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I think that having a solid foundation in ALL the pre-algebra topics is more important than when they take algebra. So if they need more work on fractions, decimals, percentages, etc. then do that in 8th. If not, do algebra. If you find they're not ready, you can always do more pre-algebra work.

 

It's possible to complete calculus in high school with Saxon since the geometry is incorporated into the other texts.

 

9th - Algebra I

10th - Algebra II

11th - Advanced Math

12th - Calculus

 

Many people suggest taking two years to complete Advanced Math, but it has the same number of lessons as the others and can be completed in one year as well.

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Others have mentioned (and I agree fully) to choose by whether or not the student is ready.

 

However, for your question regarding "normal..."

 

In our local ps:

 

Talented math kids take Alg 1 in 7th (only one class of these)

Normal math kids take Alg 1 in 8th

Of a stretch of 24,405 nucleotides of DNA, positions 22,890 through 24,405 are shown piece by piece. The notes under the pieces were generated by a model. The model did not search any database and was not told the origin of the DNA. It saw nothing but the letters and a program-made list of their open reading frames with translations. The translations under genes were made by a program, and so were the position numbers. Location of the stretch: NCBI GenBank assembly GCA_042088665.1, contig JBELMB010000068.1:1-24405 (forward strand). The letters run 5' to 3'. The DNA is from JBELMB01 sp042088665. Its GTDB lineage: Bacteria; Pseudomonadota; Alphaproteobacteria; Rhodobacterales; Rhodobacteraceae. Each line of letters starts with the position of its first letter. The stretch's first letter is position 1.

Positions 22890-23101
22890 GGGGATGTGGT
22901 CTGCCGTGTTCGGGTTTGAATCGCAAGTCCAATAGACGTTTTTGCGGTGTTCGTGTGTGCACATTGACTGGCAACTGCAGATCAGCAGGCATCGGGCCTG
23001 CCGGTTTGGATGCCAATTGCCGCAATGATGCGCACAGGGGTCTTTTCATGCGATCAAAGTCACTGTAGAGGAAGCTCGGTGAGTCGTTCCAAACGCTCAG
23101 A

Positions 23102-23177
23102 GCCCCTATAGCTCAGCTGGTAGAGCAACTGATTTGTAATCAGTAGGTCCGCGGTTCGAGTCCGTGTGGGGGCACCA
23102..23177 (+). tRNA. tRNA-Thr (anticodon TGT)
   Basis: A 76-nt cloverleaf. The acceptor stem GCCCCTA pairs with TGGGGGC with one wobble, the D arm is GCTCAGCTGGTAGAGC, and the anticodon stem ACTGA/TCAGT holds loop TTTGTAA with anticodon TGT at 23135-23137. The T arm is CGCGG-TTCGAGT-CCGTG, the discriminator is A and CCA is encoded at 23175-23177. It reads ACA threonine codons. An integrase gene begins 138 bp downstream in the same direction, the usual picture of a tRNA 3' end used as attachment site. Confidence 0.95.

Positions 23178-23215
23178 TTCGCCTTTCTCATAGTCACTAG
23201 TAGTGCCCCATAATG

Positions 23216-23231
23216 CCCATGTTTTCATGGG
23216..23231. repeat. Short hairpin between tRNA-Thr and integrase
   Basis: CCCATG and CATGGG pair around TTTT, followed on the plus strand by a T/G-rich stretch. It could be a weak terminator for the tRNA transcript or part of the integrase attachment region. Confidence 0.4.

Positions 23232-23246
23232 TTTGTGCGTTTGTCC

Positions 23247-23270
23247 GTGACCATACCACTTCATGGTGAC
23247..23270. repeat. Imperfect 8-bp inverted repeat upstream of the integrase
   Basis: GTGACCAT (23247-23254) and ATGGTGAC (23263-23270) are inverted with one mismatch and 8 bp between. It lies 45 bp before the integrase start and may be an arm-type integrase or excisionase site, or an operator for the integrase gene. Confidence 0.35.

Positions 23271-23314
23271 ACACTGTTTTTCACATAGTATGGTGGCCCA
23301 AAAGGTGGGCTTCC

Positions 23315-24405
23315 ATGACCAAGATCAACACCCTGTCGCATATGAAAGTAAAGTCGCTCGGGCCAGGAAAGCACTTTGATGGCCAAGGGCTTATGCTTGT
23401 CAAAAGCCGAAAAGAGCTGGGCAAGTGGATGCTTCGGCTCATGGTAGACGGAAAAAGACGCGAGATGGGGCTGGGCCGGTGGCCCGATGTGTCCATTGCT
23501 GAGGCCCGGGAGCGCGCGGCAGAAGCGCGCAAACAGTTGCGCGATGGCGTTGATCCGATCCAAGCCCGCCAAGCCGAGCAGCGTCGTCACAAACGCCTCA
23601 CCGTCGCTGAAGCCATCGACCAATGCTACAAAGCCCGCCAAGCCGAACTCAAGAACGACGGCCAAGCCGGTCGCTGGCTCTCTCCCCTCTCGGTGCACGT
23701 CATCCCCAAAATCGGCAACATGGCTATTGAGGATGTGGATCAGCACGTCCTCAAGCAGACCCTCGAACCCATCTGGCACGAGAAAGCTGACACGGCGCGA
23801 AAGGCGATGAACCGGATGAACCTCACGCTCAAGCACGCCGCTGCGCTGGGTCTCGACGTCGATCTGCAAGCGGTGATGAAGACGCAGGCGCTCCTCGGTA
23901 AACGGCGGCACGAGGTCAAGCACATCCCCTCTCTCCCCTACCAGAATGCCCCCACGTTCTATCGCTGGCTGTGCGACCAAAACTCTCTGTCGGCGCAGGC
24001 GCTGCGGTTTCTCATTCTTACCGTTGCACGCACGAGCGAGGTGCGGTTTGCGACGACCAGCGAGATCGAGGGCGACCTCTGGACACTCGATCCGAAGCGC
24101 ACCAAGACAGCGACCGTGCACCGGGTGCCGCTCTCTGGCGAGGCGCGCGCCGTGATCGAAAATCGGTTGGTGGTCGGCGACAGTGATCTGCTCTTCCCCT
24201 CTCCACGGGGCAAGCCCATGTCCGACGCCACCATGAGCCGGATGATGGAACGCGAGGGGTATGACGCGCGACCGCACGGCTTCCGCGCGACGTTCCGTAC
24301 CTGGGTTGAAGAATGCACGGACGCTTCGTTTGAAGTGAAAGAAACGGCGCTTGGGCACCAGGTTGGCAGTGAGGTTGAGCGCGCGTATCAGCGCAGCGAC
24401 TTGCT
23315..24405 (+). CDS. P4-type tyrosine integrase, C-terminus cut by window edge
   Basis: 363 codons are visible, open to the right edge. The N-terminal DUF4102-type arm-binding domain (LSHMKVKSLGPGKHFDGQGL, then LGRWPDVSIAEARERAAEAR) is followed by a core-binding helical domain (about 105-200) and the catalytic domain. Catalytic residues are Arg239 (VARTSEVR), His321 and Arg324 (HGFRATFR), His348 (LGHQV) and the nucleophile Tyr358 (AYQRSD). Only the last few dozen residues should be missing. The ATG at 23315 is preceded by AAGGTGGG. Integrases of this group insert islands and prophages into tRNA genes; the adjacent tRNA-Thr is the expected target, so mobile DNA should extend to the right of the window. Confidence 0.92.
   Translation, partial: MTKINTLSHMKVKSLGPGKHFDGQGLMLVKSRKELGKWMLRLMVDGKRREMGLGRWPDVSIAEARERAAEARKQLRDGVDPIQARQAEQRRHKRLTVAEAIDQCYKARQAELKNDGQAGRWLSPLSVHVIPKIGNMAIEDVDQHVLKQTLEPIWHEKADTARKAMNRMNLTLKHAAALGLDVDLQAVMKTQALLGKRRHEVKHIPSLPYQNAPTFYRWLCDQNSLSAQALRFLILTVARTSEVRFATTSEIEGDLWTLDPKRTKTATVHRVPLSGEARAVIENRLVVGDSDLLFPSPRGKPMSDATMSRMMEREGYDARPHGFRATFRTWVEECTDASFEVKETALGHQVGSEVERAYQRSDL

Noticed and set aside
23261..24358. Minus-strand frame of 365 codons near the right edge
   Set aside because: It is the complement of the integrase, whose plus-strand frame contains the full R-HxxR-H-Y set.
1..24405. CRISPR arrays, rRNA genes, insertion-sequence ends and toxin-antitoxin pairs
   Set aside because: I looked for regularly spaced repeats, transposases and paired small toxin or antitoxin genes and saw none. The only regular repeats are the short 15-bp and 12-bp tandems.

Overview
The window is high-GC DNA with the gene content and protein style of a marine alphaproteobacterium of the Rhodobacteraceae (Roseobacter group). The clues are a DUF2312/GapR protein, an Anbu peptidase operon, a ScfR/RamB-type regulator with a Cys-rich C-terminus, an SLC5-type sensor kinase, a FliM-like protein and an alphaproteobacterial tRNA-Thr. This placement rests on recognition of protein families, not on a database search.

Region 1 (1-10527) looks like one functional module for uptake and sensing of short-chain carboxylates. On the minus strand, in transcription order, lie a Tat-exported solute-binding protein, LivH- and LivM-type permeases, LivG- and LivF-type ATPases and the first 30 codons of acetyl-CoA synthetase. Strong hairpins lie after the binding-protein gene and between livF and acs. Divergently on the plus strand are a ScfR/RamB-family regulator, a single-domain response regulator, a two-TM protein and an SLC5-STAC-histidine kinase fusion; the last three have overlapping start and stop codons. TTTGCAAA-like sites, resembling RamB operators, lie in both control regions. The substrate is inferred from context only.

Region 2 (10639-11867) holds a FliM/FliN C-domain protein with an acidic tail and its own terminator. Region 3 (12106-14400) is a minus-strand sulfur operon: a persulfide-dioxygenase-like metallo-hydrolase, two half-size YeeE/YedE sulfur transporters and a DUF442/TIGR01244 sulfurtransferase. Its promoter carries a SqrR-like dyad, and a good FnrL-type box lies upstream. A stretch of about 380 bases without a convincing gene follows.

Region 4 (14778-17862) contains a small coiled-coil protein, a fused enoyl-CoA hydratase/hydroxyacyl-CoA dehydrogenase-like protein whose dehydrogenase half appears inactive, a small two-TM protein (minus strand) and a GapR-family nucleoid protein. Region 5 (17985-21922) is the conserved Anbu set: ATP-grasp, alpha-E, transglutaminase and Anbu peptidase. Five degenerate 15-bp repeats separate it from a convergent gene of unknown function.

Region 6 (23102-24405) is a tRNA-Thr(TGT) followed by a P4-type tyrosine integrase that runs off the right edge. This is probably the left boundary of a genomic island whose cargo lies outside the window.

Less math talented kids take Alg 1 in 9th

 

I chose to do similarly with my boys. The two oldest took Alg 1 in 7th and did superbly throughout their math years.

 

Youngest slowed down to do Alg 1 in 8th and is now working very well in Geometry in 9th (he likes Geometry better than Alg). If it hadn't worked out well for him I was fully prepared to slow him down even more.

 

There should be no stigma about when it is taken. The choice should match the student.

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The local ps starts advanced students in Pre-Algebra at 7th, Algebra I in 8th. Dd is in Algebra I (8th) and I WISH she would not have started till 9th (transcripts would be easier for me).

 

I would not automatically do it. Ds is good at math, but we're not doing Pre-Algebra till 8th.

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Our local public schools offer Algebra I in 8th grade for advanced students. Very advanced students in 6th grade are offered a test to see if they can take Algebra I in 7th grade, and it is included on their high school transcript. My friend's son did that and is doing very well in pre-calc as a sophomore in high school now. But, he is an extremely advanced math student. Like the others said, I would not do it before 9th grade unless pre-algebra had been mastered. (In my own situation, we are repeating pre-algebra.)

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Both in my son's school and in the school I attended way back when, Algebra I in eighth grade was the typical advanced track. (Typical as opposed to a special accommodation.)

 

The on-grade-level-but-not-advanced track took Algebra I in ninth grade.

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I am working with the local public high school tryingto register DS for next year.